I am writing in response to the recent Edgartown board of health’s move to add fluoride to our municipal water supply. I am not inherently anti-fluoride. I use fluoride toothpaste myself and use it on my daughter. I am not conspiracy minded; I vaccinate, I eat non-organic blueberries, and I am glad to avail myself of modern medicine’s many benefits. It’s also rare for me to stick my neck out about issues in our small town. But I am moved to comment on this debate because I am deeply concerned about the unaddressed questions of efficacy, necessity and safety, as well as the lack of information provided by the board of health to allow voters to make an informed choice when it comes to adding fluoride to our water supply.

Proponents of water fluoridation cite the Center for Disease Control’s statistics that it can contribute to decreasing the incidence of cavities by up to 25 per cent. However, a 2015 meta-analysis from Cochrane Oral Health Group found that of 107 studies on community fluoridation, 97 per cent were flawed in their methodology or bias, with an additional lack of sufficient information on the differences in cavity incidences between poor versus affluent populations. In addition, almost all of the studies were conducted prior to the widespread advent of fluoride-containing products, so the authors concluded that the data are not relevant to contemporary lifestyles.

Fluoride in the water may become just like one of the other in-hindsight-we-know-better issues — like cigarettes, or DDT, which you can ask our osprey about, or sun exposure, or any other area where knowledge gained with time changed our understanding. So Edgartown residents should think carefully about approving this measure. Fluoride advocates argue that fluoride is a necessary addition to water and is much like fortifying orange juice with calcium or salt with iodide. In fact, fluoride has never been classified as a required nutrient for any physiological function. It is also a false equivalency to compare water fluoridation to fortifying foods, because orange juice is not a necessity for life in the way that water is, and consumers can vote with their actions about whether to consume it or not (unlike water). Nor is fluoride required for life the way that a vitamin is.

Adding fluoride to the water raises questions about controlling for proper dosage and about waste. Drinking water is a tiny fraction (an estimated .5 per cent of total water consumption — comparable to drinking six drops from a gallon), while most water goes straight down the drain and back to our single-source aquifer. Island board of health authorities cannot even tell us how much water any person should drink to get an optimal amount of fluoride, and cannot say how they propose to ensure that any of the target audience for this measure are drinking the water.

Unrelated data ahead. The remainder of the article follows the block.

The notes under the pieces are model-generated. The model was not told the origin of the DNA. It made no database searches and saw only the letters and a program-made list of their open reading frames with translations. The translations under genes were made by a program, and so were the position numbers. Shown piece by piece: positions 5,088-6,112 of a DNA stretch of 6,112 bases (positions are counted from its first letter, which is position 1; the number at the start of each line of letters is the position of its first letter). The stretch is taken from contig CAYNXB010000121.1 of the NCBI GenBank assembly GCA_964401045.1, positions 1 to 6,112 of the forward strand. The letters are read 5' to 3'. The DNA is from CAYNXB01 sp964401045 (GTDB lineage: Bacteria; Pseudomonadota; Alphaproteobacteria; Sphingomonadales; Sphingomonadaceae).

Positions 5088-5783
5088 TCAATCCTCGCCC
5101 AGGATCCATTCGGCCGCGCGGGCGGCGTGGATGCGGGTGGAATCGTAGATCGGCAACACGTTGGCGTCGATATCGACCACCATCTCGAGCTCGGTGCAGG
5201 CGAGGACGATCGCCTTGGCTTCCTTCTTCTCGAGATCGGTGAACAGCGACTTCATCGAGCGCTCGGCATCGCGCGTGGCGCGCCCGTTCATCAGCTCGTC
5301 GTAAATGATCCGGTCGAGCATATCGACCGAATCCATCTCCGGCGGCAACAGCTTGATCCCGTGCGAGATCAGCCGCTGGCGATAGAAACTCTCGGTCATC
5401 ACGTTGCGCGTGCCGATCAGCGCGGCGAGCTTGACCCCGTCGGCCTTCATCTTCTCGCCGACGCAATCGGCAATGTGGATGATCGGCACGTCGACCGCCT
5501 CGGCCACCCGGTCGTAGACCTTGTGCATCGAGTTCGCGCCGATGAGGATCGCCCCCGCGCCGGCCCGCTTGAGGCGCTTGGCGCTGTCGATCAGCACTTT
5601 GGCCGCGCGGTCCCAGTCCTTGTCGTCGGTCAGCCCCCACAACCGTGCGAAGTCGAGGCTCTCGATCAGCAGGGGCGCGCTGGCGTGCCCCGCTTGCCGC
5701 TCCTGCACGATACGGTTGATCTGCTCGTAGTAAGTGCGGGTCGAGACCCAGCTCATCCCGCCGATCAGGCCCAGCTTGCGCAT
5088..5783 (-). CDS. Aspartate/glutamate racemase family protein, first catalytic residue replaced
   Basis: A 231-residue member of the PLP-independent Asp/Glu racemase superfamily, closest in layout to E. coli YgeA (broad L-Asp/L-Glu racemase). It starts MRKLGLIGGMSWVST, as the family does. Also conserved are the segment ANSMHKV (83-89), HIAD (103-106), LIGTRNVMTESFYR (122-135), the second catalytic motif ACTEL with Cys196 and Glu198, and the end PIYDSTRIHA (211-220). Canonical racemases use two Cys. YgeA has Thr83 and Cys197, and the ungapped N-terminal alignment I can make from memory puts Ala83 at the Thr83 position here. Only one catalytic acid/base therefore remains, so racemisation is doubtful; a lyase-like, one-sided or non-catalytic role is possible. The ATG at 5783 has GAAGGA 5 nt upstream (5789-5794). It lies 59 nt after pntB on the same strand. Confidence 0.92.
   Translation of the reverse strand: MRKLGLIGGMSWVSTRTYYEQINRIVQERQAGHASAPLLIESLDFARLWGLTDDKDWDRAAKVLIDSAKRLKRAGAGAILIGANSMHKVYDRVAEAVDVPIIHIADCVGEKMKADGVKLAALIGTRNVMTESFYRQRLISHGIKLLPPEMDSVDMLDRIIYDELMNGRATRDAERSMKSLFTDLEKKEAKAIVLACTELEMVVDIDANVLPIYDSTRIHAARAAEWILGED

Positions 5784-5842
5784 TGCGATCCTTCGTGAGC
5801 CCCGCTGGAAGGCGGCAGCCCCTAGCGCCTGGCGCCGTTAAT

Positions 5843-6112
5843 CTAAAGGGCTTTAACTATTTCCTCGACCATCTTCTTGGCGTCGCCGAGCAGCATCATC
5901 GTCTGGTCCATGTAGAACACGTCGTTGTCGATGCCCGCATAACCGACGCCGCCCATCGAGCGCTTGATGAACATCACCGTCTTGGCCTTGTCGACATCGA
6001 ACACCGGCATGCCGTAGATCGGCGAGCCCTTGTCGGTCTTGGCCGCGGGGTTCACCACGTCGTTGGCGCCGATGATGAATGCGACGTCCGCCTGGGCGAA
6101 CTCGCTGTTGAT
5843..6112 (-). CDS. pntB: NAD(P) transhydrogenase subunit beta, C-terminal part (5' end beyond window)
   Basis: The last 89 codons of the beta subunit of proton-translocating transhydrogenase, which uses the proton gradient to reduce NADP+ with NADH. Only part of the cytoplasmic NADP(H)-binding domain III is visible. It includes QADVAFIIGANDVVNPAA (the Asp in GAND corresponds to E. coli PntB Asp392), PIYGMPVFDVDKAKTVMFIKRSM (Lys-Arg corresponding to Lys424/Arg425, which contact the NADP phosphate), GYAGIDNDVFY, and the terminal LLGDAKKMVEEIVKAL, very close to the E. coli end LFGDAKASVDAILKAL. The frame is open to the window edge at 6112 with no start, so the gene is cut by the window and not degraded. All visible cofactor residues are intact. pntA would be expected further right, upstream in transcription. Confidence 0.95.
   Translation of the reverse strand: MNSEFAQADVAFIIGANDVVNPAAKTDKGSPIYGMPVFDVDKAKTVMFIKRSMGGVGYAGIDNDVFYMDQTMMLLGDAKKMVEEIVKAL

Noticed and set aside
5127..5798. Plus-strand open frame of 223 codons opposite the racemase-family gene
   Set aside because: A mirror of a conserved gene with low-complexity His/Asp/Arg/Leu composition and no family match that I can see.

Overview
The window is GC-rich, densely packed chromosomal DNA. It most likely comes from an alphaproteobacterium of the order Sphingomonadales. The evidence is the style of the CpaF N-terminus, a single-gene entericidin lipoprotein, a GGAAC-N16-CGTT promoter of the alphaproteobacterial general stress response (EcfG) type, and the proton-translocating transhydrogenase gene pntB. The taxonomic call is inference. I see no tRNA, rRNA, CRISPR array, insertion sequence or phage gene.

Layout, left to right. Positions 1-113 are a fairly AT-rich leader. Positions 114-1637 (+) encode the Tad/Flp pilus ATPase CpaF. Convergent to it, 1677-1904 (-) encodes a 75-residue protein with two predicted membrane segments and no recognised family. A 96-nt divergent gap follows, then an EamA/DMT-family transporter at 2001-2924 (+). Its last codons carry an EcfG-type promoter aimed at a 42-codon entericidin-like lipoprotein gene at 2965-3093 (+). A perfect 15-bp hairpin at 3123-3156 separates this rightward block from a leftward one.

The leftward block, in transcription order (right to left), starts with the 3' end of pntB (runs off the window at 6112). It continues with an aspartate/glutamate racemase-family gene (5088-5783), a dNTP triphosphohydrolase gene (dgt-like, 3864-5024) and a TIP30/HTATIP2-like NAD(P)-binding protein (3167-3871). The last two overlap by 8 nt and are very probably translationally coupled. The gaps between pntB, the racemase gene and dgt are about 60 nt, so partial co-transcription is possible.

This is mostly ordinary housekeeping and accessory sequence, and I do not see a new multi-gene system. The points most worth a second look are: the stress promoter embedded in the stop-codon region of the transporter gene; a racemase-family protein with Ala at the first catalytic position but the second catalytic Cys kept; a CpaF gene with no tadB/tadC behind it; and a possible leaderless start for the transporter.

In addition, they aren’t able to tell us how to avoid over exposure by controlling the dosage of fluoride in our water in relationship to the fluoride that is available elsewhere — in dental products, but also (in small but cumulative quantities) in our food from fluoride-based pesticides such as cryolite, used on a wide number of fruits and vegetables. The fact is that fluoride is readily available elsewhere and adding it to the water supply is redundant.

Those who support water fluoridation claim that it is completely safe. Yet for every study of its safety, another study disputes it. Supporters argue that if fluoride was harmful, the majority of Americans would be suffering from its effects, but that is a gross oversimplification of how epidemiological studies work.

Masters and Coplan in the International Journal of Environmental Studies found that there are statistically significant blood lead levels in Massachusetts communities with fluoridation compared to those without. The National Institutes of Health’s peer-reviewed research shows that any positives of fluoride come from topical application, and any negatives come from ingestion.

Also, fluoride’s anticavity effects are “critically dependent on calcium and magnesium content of teeth enamel. Among young individuals with low calcium and magnesium in teeth enamel (usually due to undernutrition), fluoride ingestion . . . may paradoxically make such individuals more vulnerable to dental caries.” In other words, the population that the board suggests this measure is targeting, the low socio-economic class (with the troubling implication that in those families no parent is monitoring their child’s nutrition or brushing their teeth), is the same demographic that may be most negatively affected by fluoride.

These are not insignificant voices questioning the benefits of fluoride in the water. When it comes to public health interventions, the burden of evidence must be much higher than is currently offered for fluoridation. The Edgartown board of health has failed to provide specific or concrete information that would help voters make a clear and informed decision. No actual information about cost has been disclosed beyond an initial estimate of $640,000, nor has an answer to the question about which kind of fluoride they plan to add to the water been given.

Edgartown water is the envy of water managers everywhere. My father was the Edgartown Water Company manager for 18 years, so I grew up visiting our pumping stations and learning about our pristine water system. Town residents already have a choice; fluoride is widely and cheaply available for those who want it. Edgartown voters should vote no on question six and instead support other efforts to equalize access to dental care and good nutrition.